Party detains Shenzhen official who ran student games

PUBLISHED : Sunday, 24 June, 2012, 12:00am
UPDATED : Sunday, 24 June, 2012, 12:00am


A top Shenzhen official who oversaw the Universiade Games last year has been placed under party investigation, days after two senior Guangdong officials were detained.

Liang Daoxing, 63, director general of the 2011 Universiade Executive Office and a former deputy mayor of Shenzhen, was taken away for 'discipline inspection' on Thursday, two separate sources close to the city's government told the Sunday Morning Post.

The downfall of another senior official in southern Guangdong within a week is seen as part of a move by provincial party secretary Wang Yang to accumulate political capital ahead of the Communist Party's 18th National Congress later this year.

On Tuesday, Xie Pengfei, a former deputy secretary general with the provincial government, was placed under investigation for breaching party discipline, a term that usually refers to corruption.

On Monday, Wei Jinfeng, a deputy head of the province's financial bureau, was detained on suspicion of violating party discipline.

Xie and Wei are the highest-ranking provincial officials to come under suspicion since Wang launched a high-profile campaign against economic crimes in February. More than a thousand party cadres and civil servants across the province are under investigation.

As part of the campaign, 300 armed police under the command of the Guangdong government raided the office of a property developer in Huizhou, east of Guangzhou, on Friday and arrested 40 people, the Southern Metropolis News reported yesterday. The developer was identified as Hu Weisheng, or Vincent Wu, and he holds a US passport and Hong Kong ID card. The report said Huizhou police were not notified about the operation, nor did the government give a reason for the raid.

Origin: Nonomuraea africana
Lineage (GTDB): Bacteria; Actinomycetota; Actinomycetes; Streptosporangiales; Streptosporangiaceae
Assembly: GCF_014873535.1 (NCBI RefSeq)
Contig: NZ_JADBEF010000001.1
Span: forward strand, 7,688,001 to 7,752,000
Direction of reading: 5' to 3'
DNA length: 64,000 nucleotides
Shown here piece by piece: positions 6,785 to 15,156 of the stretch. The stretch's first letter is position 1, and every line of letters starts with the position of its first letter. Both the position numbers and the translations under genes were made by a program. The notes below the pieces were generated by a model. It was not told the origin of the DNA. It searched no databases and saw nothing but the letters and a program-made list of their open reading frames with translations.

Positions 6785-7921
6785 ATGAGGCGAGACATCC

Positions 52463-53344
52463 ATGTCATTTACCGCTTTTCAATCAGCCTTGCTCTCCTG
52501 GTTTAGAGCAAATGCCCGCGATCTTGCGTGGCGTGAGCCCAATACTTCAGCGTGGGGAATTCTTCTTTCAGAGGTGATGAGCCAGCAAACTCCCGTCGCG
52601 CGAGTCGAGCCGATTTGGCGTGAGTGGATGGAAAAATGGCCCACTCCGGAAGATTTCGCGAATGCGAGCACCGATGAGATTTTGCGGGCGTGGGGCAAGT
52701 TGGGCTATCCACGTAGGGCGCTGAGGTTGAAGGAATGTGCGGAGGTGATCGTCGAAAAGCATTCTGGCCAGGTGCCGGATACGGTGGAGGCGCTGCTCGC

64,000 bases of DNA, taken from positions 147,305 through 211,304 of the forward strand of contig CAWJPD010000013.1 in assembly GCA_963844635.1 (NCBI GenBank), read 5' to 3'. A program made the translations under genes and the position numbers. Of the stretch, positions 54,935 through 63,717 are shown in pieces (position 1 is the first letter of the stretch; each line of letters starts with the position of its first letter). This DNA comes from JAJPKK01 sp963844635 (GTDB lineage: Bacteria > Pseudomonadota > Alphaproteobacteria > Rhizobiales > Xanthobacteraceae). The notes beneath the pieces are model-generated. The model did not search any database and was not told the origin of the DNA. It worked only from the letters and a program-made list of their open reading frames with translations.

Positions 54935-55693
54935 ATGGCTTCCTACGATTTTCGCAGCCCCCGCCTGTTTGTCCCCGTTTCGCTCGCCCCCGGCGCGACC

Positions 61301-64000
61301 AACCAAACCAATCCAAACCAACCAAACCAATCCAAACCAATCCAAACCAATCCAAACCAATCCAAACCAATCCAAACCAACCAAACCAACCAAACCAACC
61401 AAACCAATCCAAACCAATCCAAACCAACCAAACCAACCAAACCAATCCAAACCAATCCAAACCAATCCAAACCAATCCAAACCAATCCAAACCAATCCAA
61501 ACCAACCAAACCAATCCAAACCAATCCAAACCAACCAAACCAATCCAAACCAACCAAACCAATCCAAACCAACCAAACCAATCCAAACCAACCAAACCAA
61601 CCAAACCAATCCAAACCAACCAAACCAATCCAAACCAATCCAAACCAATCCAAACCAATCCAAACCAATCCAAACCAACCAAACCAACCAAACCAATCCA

No official statement has been made regarding Liang's investigation. However, a report by Shenzhen's Daily Sunshine newspaper noted Liang's absence from a ceremony last Monday to honour those who made contributions to the summer Universiade, an international sporting event held every two years in a different world city. Shenzhen's hosting was criticised for a lack of transparency over its expenditures.

'Many senior and mid-ranking officials in Shenzhen had heard that Liang had been put under shuanggui for 'severely violating party discipline',' a government source said. Shuanggui is a disciplinary measure under which party members are detained and interrogated. 'We think Liang's investigation is linked to the expense of the 2011 Universiade. That's why Shenzhen has remained low-key about the ceremony for the contributors to the Universiade.'

Liang has worked in various Shenzhen government positions for 40 years. He quit his post as deputy mayor in 2009 and became vice-president of the executive committee and director general of the Universiade Executive Office.

Earlier this year, municipal lawmakers and political advisers called for full disclosure of financial details from the university games held in August. The China Times has reported Shenzhen spent more than 300 billion yuan (HK$368 billion) on the games and related infrastructure.

Zhu Jianguo, an independent commentator on political and economic affairs, said Wang launched the crackdown to gain political mileage and ease public discontent over worsening pollution and economic conditions.